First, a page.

This tutorial will explain how to setup swap ram on your machine (Namely Ubuntu 18.04)
Swap is an area on a hard drive that has been designated as a place where the operating system can temporarily store data that it can no longer hold in RAM. Basically, this gives you the ability to increase the amount of information that your server can keep in its working “memory”, with some caveats. The swap space on the hard drive will be used mainly when there is no longer sufficient space in RAM to hold in-use application data.
The information written to disk will be significantly slower than information kept in RAM, but the operating system will prefer to keep running application data in memory and use swap for the older data. Overall, having swap space as a fallback for when your system’s RAM is depleted can be a good safety net against out-of-memory exceptions on systems with non-SSD storage available.
- To see if we have any swap ram setup, we use the following command:
free -husually give some output like:
total used free shared buff/cache available Mem: .... .... .... ...... .......... ......... Swap: 0B 0B 0B
Or if there is actually any swap ram setup:
total used free shared buff/cache available Mem: .... .... .... ...... .......... ......... Swap: 8.0G 0B 8.0G
Incase you do happen to have any swap memory you can always use:
swapon --show to show you any active swapfiles.
Now to create a new swapfile theres a sequence of commands we must execute to dedicate space on your harddrive:
- Lets first see how much available storage we have to know how much space we can assign to the swapfile using:
df -hOften with output resulting in:
Filesystem Size Used Avail Use% Mounted on udev 3.9G 0 3.9G 0% /dev tmpfs 798M 85M 713M 11% /run /dev/vda1 87G 9.9G 73G 13% / <-- Normally we use the root mounted filesystem tmpfs 3.9G 0 3.9G 0% /dev/shm tmpfs 5.0M 0 5.0M 0% /run/lock tmpfs 3.9G 0 3.9G 0% /sys/fs/cgroup tmpfs 798M 0 798M 0% /run/user/0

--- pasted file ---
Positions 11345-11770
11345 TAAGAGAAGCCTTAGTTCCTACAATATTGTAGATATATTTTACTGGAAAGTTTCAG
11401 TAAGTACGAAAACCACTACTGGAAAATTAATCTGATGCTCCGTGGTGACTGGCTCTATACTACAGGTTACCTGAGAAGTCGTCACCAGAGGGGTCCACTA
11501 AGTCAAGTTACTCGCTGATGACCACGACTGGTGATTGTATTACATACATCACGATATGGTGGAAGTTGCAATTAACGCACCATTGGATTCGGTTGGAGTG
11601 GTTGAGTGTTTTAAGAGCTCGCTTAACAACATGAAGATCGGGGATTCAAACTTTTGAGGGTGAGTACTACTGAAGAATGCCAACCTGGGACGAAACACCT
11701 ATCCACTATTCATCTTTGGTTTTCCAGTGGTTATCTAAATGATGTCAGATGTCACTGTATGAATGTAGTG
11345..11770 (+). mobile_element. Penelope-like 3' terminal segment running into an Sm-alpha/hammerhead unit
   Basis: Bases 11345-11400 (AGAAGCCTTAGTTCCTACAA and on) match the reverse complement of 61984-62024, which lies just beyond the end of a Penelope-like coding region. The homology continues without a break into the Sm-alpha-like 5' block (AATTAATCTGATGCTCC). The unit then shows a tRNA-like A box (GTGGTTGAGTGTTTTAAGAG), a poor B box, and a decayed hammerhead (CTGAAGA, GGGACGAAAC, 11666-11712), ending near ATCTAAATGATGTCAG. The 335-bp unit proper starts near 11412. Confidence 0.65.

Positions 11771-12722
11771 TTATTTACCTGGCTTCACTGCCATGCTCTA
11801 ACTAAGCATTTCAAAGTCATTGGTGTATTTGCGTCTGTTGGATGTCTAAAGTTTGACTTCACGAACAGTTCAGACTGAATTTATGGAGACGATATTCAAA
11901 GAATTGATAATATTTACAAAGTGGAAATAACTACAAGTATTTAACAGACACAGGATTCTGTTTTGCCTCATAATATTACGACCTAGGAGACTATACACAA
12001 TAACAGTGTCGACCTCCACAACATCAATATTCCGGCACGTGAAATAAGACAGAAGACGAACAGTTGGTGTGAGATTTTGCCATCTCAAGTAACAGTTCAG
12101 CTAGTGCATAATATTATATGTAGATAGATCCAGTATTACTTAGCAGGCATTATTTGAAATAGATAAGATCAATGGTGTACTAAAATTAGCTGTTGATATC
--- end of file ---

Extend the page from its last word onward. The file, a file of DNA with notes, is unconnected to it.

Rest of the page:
- As you can see ther, in the example, we have 73 GiB available to use however we like, including the for swapfile, to create one, we must make a new file with its size allocated to the amount of M (MB), G (GB), K (KB), we would use:
sudo fallocate -l 1G /location_of_swapfile
- Next we edit permissions to make sure only the root user can read/write from the swapfile as such:
sudo chmod 600 /location_of_swapfile
- Now we run
mkswapto prep the file for usage as swap ram:
sudo mkswap /location_of_swapfileoften outputting:
Setting up swapspace version 1, size = 1024 MiB (1073737728 bytes) no label, UUID=9d357042-245b-4123-8fa2-1e7e8b1eb1ab
- Now to enable the swapfile we run the command:
sudo swapon /location_of_swapfile
swapon --showshould now show the new swapfile:
NAME TYPE SIZE USED PRIO /location_of_swapfile file 1024M 0B -2
- To make this change persist through restarts of your machine, we must edit the /etc/fstab file on your machine, running:
echo '/location_of_swapfile none swap sw 0 0' | sudo tee -a /etc/fstabThis effectively adds it to startup and initialize whenever your machine boots up.
To disable swapfiles simple type in:
swapoff /location_of_swapfile, you can freely delete such file now, but be warned you must also remove the newly added line from
/etc/fstab so that your machine does not try to initialize the swapfile upon reboot.